Slamming the media's coverage of the election, Huckabee argued that the press has united the conservative moment -- saying that coverage is "tackier than a costume change at a Madonna concert."
Hawaii Gov. Linda Lingle, who introduced Palin, nodded to the potential vice president's family drama.
"After 20 years of marriage, Sarah and Todd have five beautiful children and a grandchild on the way," Lingle said, to applause from the crowd.
After Palin's speech, there was a roll call vote that culminated in McCain becoming the Republican nominee.
Expectations ran high for Palin's speech.
Early on, McCain said he expected his vice presidential pick to hit it out of the park.
"Americans are going to be very, very, very pleased. This is a very dynamic person," McCain told ABC's Charlie Gibson Wednesday on World News. "I mean, this person is going to come to Washington and, I'm telling you, to the 'old boy' network: They better look out, because change is coming."
Republicans argued there was a huge opportunity, because of the tremendous interest in Palin's speech, to restart the general election campaign.
"She's sort of new and exciting. She's opened up the playing field on hockey moms in America, she's re-energized the base and galvanized the Republican convention," said longtime Republican lawyer Ben Ginsberg as he walked through the convention hall.
"When was the last time you saw this much interest in a vice presidential acceptance speech?" he asked. "We're thrilled."
Amid a swirl of media reports about Palin's family and background, McCain's campaign Wednesday angrily called for an end to questions about it's "vetting" of Palin's background.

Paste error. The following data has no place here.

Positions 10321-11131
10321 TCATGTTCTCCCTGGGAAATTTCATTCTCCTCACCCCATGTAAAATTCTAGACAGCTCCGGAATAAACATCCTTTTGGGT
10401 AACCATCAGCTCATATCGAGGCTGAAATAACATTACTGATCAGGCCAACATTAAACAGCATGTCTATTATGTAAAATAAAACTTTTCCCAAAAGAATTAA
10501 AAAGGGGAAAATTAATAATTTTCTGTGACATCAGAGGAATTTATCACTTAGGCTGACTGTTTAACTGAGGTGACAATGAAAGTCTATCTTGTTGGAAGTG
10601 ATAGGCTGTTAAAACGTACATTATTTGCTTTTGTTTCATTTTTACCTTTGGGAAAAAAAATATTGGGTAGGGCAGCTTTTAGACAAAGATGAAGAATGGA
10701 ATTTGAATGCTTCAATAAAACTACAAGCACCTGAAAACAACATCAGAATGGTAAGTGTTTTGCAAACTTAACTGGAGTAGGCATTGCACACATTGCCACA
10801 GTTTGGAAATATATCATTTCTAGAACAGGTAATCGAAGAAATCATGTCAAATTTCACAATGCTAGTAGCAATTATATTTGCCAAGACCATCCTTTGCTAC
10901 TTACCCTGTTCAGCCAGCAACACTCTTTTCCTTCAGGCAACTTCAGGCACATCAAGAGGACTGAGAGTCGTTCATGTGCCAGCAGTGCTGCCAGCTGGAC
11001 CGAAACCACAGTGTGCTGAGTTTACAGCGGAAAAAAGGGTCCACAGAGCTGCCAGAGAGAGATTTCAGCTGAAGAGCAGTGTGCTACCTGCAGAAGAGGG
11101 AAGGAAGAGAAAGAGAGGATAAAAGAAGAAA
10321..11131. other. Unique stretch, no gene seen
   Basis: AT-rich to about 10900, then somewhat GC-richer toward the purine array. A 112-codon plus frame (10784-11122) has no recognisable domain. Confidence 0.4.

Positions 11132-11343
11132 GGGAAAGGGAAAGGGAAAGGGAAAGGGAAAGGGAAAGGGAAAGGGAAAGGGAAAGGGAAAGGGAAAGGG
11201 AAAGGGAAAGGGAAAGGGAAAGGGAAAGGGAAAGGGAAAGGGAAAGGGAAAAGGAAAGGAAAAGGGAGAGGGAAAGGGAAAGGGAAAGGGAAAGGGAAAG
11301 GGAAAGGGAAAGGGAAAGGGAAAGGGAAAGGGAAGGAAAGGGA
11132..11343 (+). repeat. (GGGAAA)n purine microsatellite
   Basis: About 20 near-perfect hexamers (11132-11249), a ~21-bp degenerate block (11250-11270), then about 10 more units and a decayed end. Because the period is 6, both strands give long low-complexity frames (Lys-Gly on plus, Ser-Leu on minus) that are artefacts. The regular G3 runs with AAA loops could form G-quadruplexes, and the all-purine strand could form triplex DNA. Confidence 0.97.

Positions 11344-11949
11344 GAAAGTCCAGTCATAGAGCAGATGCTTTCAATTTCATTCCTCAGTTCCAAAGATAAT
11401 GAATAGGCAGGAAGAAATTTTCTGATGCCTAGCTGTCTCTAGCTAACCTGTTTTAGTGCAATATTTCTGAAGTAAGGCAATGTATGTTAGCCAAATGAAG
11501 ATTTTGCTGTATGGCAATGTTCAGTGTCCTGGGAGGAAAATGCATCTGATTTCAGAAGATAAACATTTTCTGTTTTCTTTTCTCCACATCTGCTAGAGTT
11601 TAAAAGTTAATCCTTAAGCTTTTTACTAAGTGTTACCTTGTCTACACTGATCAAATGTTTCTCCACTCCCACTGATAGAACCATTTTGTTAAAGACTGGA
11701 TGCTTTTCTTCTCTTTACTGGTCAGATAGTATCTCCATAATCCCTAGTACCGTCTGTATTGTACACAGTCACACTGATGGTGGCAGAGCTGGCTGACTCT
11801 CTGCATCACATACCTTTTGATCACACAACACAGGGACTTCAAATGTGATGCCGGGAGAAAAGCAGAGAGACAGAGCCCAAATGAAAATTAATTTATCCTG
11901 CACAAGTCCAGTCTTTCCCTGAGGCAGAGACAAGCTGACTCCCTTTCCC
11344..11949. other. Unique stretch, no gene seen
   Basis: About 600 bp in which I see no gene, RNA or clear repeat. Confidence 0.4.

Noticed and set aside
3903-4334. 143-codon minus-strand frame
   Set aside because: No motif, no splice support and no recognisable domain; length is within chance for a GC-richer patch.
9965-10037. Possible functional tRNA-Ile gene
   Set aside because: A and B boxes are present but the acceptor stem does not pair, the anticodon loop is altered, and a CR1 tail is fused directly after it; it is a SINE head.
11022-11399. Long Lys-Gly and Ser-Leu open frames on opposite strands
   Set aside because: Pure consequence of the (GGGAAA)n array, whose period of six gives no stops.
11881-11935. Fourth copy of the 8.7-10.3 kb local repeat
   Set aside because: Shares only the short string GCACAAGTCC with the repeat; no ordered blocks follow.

"The salacious nature in which these outlets have been trying to throw dirt at our candidate is inappropriate," McCain campaign manager Rick Davis told reporters on a conference call Wednesday.
In an interview with ABC News' Diane Sawyer for "Good Morning America," Cindy McCain said she "absolutely" believes sexism is behind the critical coverage of her husband's vice presidential pick.
She blasted the overall coverage of Palin as sexist -- and specifically an Us Weekly cover headlined "Babies, Lies and Scandal."
"I think it's insulting," McCain told Sawyer. "I think it's outlandish. And for whatever reason, the media has decided to treat her differently, because, I believe, because she's a woman."
The potential first lady added that she approved of the selection of Palin as her husband's running mate, saying, "It's wonderful" that Palin's 17-year-old daughter is pregnant, claiming the campaign "knew about it."
"This is family -- and families have issues," McCain said. "And what a joy. They're going to have a new grandbaby -- I mean, a new life. It's wonderful."
Senior campaign adviser Steve Schmidt released a statement calling questions a "faux media scandal designed to destroy the first female Republican nominee" for vice president, lashing out at "the old boys' network" that, he said, runs media organizations.
Longtime conservatives said the controversy has highlighted her opposition to abortion rights and energized the GOP base.
"People are seeing through her who we really are," former House majority leader Tom DeLay, R-Texas, told ABC News.com in an interview at the Republican convention.